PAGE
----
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Travel & Holiday Tips


The dramatic differences between the east and west coast must not be missed. The east (Atlantic side) is less developed and ruggedly beautiful. The west coast is the Caribbean side, where there is more hotel development, but the coastline remains elegant and attractive. The sea is calm and clear and this is the coast where watersports come into their own. Barbados is actively promoting ecotourism. The Barbados National Trust has implemented programs to support this venture, owning and/or administering 10 sites that are open to the public. Various hiking, cycling and walking events are available and information can be obtained from the Barbados National Trust, Wildey House, Wildey, St Michael, Barbados.

Places of Interest

The island was discovered by the Portuguese in 1536, but throughout its colonial history, which ended with the Declaration of Independence in 1966, Barbados was under British sovereignty. This is strongly reflected in the old capital of Bridgetown which has a decidedly English character; so much so that there is even a miniature of London’s Trafalgar Square, complete with a statue of Lord Nelson. The city is small and there are many excellent walking tours. Places worth a visit include the Fairchild Market, St Michael’s Cathedral (built in 1789), Belleville, Government House, the Barbados Museum, the Old Synagogue and the Garrison Savannah. Temple Yard has a Rastafarian street market.

St John
There is a breathtaking view of the east coast from St John’s Parish Church. The church’s cemetery contains the grave of Ferdinando Paleologus, a possible descendant of the Byzantine Emperors.

Codrington College
Situated near Consett Bay, and one of the oldest schools of theology in the Western hemisphere, built in 1745.

Morgan Lewis Mill
Also in the east, this is a splendid example of a Dutch windmill from the days of the sugar cane planters. It has been completely restored and is open to the public.

Newcastle Coral Stone Gates
Situated in St Joseph, these gates were erected by 20th Century Fox for the film Island in the Sun, and the area affords a commanding view of the magnificent east coast beaches.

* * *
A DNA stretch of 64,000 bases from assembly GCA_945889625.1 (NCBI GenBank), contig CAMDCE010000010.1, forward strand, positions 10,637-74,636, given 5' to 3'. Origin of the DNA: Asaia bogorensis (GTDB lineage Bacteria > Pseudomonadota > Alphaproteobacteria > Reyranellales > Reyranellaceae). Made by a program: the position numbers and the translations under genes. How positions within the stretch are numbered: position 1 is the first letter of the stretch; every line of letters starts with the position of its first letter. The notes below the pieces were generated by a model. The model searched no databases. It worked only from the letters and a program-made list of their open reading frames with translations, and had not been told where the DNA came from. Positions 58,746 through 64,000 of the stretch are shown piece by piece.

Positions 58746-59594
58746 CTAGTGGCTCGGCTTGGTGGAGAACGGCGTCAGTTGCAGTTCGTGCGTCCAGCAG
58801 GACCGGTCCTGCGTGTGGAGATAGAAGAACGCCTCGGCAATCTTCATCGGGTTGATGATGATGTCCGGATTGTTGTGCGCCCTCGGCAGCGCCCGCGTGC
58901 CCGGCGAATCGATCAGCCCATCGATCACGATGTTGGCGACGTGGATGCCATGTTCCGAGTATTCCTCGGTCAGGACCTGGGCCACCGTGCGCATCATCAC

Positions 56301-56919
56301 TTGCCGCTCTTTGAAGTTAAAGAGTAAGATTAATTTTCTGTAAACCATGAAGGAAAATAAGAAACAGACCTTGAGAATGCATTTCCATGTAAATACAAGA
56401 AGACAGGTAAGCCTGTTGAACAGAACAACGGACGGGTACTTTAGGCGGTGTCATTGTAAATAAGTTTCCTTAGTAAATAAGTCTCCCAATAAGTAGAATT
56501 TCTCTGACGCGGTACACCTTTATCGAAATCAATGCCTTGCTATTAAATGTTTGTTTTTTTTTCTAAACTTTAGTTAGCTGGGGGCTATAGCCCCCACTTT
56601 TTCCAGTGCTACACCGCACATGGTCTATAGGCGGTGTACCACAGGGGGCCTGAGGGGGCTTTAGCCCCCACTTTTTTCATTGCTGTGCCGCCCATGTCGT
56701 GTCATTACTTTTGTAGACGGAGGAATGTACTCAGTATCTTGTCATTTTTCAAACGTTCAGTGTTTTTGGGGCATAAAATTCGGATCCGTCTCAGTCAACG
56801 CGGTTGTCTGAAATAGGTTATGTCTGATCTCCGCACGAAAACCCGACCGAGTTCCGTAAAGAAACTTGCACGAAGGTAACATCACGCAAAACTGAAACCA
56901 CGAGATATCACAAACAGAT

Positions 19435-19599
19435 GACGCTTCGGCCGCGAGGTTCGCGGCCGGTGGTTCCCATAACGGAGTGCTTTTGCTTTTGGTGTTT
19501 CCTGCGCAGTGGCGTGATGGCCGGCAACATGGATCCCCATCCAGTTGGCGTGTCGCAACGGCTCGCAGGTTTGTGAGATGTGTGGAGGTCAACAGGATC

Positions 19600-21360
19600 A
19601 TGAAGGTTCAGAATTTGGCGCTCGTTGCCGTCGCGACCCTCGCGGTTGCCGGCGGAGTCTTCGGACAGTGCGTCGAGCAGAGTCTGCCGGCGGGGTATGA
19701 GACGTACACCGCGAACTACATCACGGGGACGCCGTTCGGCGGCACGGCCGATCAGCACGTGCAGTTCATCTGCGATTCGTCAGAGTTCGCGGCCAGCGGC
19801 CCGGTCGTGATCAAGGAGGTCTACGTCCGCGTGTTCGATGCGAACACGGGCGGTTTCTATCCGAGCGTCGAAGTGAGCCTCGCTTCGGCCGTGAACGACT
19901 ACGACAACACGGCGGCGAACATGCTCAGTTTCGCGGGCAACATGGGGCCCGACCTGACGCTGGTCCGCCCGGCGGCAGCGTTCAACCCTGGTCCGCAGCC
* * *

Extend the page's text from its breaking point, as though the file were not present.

The East Coast Road
One of the most exciting drives on the island, with the Atlantic crashing over treacherous reefs on to the rugged and beautiful coast.

Andromeda Gardens
The array of exotic plants grown along terraced gardens makes this the prettiest area of St Joseph.

Welchman Hall Gully
Owned by the National Trust, this botanic garden in St Thomas is home to many rare fruit and spice trees.

Holetown (St James)
The monument in the town gives the date of the founding of Barbados’ first settlement by the English as being 1605, although this event in fact took place in 1627. There are still a few structures dating from that time. St James, the first church, still retains a 17th-century font, and a bell inscribed ‘God bless King William, 1696’.

Harrison’s Cave (St Thomas)
This eerie, luminous cavern makes a spectacular excursion. Completely lit, one can see every part from a special train which takes the visitor on a mile-long ride underground. Stalactites and stalagmites are in abundance, among underground scenery boasting a crystal-clear waterfall and deep emerald lakes. It is open every day 9 am-4 pm.

Flower Forest
A 50-acre botanical garden in which can be found almost every plant that grows on Barbados. The grounds offer pleasant walks and spectacular views of Chalky Mountain, the Atlantic Ocean and Mount Hillaby.

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